Nikon of Radonezh
Our father among the saints, the Venerable Nikon of Radonezh, was the successor to St. Sergius of Radonezh as abbot of the Holy Trinity monastery. The monastery was founded by St. Sergius. Nikon rebuilt the monastery after it was destroyed by Tatars, and remained its abbot until his death in 1426. He is commemorated on November 17.
Nikon was born in 1355. He was from the city of Yuriev-Polsky which was half way between the cities of Rostov and Radonezh in Russia. He came to the Holy Trinity monastery at such a very young age that St. Sergius placed his care and education under one of his disciples, St. Athanasius, who was the abbot of the Monastery of the Theotokos on the Mountain in Serpukhov. Under Athanasius, he grew in humility and selflessness, was tonsured a monk and ordained to the priesthood. He grew to be a pious and disciplined man.
Nikon returned to Holy Trinity monastery in 1375. Sergius soon recognized Nikon’s advanced spiritual state, becoming a close co-worker and cell-attendant to Sergius. During the following years Nikon worked closely with Sergius, earning his trust and esteem. About a half year before he died in 1392, Sergius named Nikon his successor as the abbot of the monastery.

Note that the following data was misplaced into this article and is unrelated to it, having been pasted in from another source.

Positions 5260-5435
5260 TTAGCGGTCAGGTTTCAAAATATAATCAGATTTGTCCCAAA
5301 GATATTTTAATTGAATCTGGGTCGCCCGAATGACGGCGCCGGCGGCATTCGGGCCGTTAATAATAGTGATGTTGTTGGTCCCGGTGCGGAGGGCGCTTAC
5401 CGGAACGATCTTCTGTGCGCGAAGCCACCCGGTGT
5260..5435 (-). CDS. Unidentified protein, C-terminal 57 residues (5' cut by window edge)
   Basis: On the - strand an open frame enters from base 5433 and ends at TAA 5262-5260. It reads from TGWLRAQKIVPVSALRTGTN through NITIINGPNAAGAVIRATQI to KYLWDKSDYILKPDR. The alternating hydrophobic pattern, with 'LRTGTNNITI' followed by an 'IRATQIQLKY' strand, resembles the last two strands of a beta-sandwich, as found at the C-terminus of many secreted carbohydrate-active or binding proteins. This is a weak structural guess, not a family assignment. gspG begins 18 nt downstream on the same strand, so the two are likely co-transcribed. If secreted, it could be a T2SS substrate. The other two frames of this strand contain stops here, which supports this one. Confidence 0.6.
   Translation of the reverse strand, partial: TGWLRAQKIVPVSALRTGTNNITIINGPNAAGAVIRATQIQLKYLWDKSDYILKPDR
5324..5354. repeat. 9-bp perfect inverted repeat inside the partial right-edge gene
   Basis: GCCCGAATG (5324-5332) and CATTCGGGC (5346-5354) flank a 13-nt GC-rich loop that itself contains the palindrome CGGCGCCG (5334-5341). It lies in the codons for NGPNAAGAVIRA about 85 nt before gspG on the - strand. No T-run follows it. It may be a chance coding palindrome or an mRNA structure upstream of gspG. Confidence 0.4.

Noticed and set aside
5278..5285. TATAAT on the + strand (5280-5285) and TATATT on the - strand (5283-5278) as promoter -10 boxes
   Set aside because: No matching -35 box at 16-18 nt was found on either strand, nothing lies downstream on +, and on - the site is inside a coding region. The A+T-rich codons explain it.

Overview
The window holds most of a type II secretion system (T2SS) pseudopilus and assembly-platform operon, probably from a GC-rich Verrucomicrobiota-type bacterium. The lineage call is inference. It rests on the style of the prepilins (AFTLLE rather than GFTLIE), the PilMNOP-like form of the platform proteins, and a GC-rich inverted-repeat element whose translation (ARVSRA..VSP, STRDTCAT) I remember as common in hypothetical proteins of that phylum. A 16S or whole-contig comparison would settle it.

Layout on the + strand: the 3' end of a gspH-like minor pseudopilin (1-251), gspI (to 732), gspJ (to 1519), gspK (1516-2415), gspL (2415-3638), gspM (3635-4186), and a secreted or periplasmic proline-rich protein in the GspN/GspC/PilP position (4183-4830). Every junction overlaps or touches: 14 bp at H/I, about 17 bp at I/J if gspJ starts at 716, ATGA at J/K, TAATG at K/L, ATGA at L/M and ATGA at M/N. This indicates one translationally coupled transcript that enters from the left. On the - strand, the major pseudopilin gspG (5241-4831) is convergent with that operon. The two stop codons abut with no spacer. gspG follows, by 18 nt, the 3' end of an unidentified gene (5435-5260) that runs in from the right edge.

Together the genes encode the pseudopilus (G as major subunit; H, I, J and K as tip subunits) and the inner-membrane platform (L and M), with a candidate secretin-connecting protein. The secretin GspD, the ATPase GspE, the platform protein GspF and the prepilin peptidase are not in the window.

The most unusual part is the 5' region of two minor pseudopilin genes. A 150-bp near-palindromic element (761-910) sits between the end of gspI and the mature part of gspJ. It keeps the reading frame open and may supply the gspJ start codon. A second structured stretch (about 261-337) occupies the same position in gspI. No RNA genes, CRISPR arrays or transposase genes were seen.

Before the year 1392 was out, the monastery was attacked by Tatars and devastated. Nikon quickly worked to restore the Holy Trinity Monastery. In 1408, the monastery was again attacked by the Tatars and burned down. Once again Nikon led the reconstruction of the monastery which continued over the next several years. During the construction of the new Trinity Cathedral in 1422, Nikon came upon the relics of St. Sergius in the ruins of the earlier, destroyed church. Nikon had the relics placed in the new cathedral. Nikon also commissioned the famous iconographers of the day, Andrei Rublev and Daniel the Black, to paint the interior of the cathedral, which was finished in 1425.
Nikon died in the following year, on November 17, 1426. He was buried near the southern wall of Trinity Cathedral. Nikon was canonized in 1547. The following year, 1548, a church was built over his grave and dedicated in his name.